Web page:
We all owe a debt of gratitude to our country’s Founding Fathers. Their drive and tenacity put into place the longest surviving constitutional republic in the world. The Constitution is nothing short of inspired; stitched together through compromise and collective experience. I do not believe it is chance that such an extraordinary group of individuals were able to set aside their vast differences and create a common document. I also believe that today’s presidents are equally inspired and have a deep commitment to the progress of our nation.
To any person mocking such a declaration, put aside your revisionist history and come to the realization that our founding fathers were not infallible, but plagued with moral weakness. If these individuals were alive today any respect would be capsized and crushed. Can you imagine the reaction if Alexander Hamilton admitted having an affair? Or how the media would treat Benjamin Franklin’s constant womanizing and correspondence with women half his age? Could James Madison’s pride be embraced with public endearment?
In today’s society we use fictional measuring sticks to determine the morality of our leaders. For example, in an attempt to discredit President Obama, labeling him a Muslim invokes a litmus test our Founding Fathers would have mocked. These past thirty years religion has played a vastly different role in our society. Recently I was told by a friend that Thomas Jefferson was actually a Christian. Really? Which Thomas Jefferson? The Thomas Jefferson that wrote the Declaration of Independence was such a disbeliever in the divinity of Christ, he re-wrote the New Testament removing any miraculous event or divine connection to God. Jefferson is not alone; most of the presiding Founding Fathers were not Christians, but Deists. Each had a driving belief in a supreme being, but carried views of Christ similar to Jewish doctrine. Yet these views did not hinder their productivity, or disqualify them from office.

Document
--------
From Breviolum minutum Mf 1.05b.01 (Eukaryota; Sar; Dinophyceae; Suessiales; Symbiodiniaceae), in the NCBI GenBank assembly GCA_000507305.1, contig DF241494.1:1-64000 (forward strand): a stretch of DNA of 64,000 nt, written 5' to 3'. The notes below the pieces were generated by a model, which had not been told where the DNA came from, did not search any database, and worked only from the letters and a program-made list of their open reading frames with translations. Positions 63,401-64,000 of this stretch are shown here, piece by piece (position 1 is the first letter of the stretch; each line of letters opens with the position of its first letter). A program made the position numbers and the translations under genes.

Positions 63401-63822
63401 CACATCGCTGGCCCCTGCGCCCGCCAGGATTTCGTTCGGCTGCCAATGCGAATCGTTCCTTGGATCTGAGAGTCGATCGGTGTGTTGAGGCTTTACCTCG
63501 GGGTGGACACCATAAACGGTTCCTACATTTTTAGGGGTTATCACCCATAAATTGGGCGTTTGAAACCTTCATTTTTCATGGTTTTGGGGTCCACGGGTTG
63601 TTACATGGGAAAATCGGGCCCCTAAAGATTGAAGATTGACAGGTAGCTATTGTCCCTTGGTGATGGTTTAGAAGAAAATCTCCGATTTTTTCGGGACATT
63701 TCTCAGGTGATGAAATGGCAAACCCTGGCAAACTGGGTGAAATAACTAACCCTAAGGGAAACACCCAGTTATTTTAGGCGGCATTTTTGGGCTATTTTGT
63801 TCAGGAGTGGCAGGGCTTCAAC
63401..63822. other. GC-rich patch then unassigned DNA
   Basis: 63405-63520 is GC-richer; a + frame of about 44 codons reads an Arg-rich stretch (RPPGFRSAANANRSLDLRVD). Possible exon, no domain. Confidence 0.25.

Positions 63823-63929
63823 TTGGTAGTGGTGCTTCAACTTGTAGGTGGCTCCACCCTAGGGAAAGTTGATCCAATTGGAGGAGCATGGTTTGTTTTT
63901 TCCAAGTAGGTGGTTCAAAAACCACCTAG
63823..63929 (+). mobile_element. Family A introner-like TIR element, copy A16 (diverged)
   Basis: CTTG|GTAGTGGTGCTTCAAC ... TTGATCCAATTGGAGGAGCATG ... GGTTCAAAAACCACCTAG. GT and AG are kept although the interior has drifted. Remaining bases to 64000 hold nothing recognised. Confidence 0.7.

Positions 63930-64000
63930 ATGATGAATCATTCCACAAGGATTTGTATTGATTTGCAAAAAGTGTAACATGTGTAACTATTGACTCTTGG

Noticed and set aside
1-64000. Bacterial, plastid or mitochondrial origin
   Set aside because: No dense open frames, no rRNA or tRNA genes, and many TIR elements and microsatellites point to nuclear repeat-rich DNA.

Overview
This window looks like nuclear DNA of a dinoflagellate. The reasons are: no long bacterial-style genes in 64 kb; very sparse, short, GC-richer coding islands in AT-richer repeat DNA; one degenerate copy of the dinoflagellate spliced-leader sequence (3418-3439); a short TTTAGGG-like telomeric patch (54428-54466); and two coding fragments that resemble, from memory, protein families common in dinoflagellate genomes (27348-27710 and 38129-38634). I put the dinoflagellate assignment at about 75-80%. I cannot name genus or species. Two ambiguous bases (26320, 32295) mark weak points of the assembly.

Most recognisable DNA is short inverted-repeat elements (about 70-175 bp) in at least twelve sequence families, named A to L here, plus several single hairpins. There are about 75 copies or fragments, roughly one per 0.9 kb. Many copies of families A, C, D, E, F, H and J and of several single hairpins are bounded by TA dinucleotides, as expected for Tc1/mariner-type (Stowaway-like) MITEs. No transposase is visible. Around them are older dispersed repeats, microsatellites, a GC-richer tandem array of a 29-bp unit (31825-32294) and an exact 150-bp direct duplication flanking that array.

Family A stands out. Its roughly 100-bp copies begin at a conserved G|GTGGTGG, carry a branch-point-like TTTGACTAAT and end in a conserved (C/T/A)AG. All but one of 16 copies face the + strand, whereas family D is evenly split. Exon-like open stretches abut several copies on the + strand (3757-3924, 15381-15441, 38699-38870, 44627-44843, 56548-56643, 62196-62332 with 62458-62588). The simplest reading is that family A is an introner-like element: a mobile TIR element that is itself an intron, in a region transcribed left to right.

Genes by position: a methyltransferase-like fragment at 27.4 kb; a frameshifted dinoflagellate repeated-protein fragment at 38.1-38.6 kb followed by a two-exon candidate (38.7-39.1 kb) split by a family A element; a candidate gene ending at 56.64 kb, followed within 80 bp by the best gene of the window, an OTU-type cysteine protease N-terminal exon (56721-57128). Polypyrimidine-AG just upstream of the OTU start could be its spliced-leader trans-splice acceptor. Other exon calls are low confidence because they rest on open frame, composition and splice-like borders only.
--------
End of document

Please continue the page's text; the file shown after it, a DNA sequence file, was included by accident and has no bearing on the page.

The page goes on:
Revisionist history also purifies how our Founding Fathers created policy. We all agree that President Obama has been plagued by support for his policies, but his challenges are trivial when compared to the distrust the Anti-Federalists had for the Framers. The ratification of the Constitution was miraculous given the unsettling nature of central government, and was passed through mischievous methods including hijacking newspapers for propaganda. The Framers ignored laws when they felt justified; the ratification of the Constitution was a great example of their contempt for the Articles of Confederation. Yet today we try to rationalize any change to the status quo by digging up antiquated ideas. Resolving issues like abortion, gay marriage, firearms, and immigration by filtering through the eyes of the deceased is a practice those same men would abhor.
Our Founding Fathers would never measure up to the scrutiny and criticism of today’s society. Our media outlets would be relentless and unforgiving exploiting each of their flaws and depicting their compromising spirit as weakness. Perhaps this is the reason I ignore unsubstantiated criticism for President Obama. Pessimism is contagious, uninspiring, and unproductive. Now I am not advocating we forgo all distrust of our government and leaders, as passionate debate and scrutiny are the foundation of our democracy. What I am suggesting is putting aside character assassinations and focusing on political productivity.
Our leaders today are not perfect, but they are also not as morally deviant as opposition depicts. We can all agree that President Obama is no Ben Franklin, but we can also agree he is no Ben Franklin either.
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